Updated: Oct 22
Cardiac arrest and heart attack are often used interchangeably, but they are actually two different medical emergencies that require different types of treatment. Here is a breakdown of the key differences between the two conditions:
Cause: Cardiac arrest is caused by a malfunction in the heart's electrical system, which leads to an irregular heartbeat (arrhythmia) and ultimately causes the heart to stop beating. A heart attack, on the other hand, is caused by a blockage in one or more of the coronary arteries, which supply blood to the heart muscle. This blockage can be caused by a buildup of plaque (a substance made up of fat, cholesterol, and other substances) or a blood clot.
Symptoms: Cardiac arrest often occurs without warning and is characterized by a sudden loss of consciousness and the absence of a pulse. A heart attack, on the other hand, is typically characterized by chest pain or discomfort that may spread to the arms, neck, jaw, or back. Other symptoms may include shortness of breath, nausea, and lightheadedness.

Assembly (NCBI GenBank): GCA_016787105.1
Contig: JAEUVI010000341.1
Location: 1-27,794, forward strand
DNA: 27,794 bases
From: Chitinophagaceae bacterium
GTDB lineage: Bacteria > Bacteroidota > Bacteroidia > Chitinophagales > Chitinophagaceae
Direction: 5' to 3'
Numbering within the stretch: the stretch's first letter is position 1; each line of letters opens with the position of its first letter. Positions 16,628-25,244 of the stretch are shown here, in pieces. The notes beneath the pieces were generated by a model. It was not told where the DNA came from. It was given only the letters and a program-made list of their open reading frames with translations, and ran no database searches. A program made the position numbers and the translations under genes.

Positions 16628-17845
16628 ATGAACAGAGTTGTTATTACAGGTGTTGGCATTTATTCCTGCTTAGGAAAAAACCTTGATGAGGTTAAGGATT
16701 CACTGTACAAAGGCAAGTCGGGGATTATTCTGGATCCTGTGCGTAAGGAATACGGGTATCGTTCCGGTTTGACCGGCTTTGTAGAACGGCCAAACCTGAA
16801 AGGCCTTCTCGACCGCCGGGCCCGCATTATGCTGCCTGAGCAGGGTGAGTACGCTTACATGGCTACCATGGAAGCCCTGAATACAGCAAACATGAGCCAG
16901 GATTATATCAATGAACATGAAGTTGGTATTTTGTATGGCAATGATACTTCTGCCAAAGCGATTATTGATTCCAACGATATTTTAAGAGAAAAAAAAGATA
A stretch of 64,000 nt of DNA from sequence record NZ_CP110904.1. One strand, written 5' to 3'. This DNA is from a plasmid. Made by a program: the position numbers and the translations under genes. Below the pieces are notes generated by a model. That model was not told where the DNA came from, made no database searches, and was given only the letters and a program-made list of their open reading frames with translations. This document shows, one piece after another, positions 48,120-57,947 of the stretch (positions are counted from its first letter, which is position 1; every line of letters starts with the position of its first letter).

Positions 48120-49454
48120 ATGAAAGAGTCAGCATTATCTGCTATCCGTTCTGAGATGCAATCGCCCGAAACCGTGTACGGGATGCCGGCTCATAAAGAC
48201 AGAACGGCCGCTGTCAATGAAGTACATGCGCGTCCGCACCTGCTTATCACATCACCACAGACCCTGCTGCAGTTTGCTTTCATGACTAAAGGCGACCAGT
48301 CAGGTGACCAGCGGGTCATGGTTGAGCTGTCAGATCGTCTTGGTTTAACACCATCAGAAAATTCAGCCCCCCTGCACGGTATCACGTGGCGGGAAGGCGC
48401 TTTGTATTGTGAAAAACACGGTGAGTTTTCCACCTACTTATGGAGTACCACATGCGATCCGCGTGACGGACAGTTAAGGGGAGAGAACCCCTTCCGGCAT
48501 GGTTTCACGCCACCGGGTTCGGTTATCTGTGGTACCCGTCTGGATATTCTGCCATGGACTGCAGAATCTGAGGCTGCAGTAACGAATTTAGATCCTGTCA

Treatment: Cardiac arrest requires immediate treatment with CPR (cardiopulmonary resuscitation) and defibrillation, which is the use of an electric shock to restart the heart's normal rhythm. A heart attack, on the other hand, may be treated with medications to dissolve the blood clot or open the blocked artery, or with procedures such as angioplasty or coronary artery bypass surgery. In case someone is having a possible heart attack, call 9-1-1 immediately, sit the person down, grab an AED if available and administer a low dose baby aspirin if they're not allergic.
Outcome: The outcome of cardiac arrest can be very serious, as it can lead to brain damage or death if not treated promptly. The outcome of a heart attack depends on the severity of the blockage and the timely availability of treatment. In some cases, a heart attack may cause permanent damage to the heart muscle, but with proper treatment and lifestyle changes, the prognosis can be good.
It is important to recognize the signs and symptoms of both cardiac arrest and heart attack and seek medical attention immediately if you or someone you know is experiencing either of these conditions. Knowing the difference between the two can help you take the necessary steps to save a life or seek the appropriate treatment.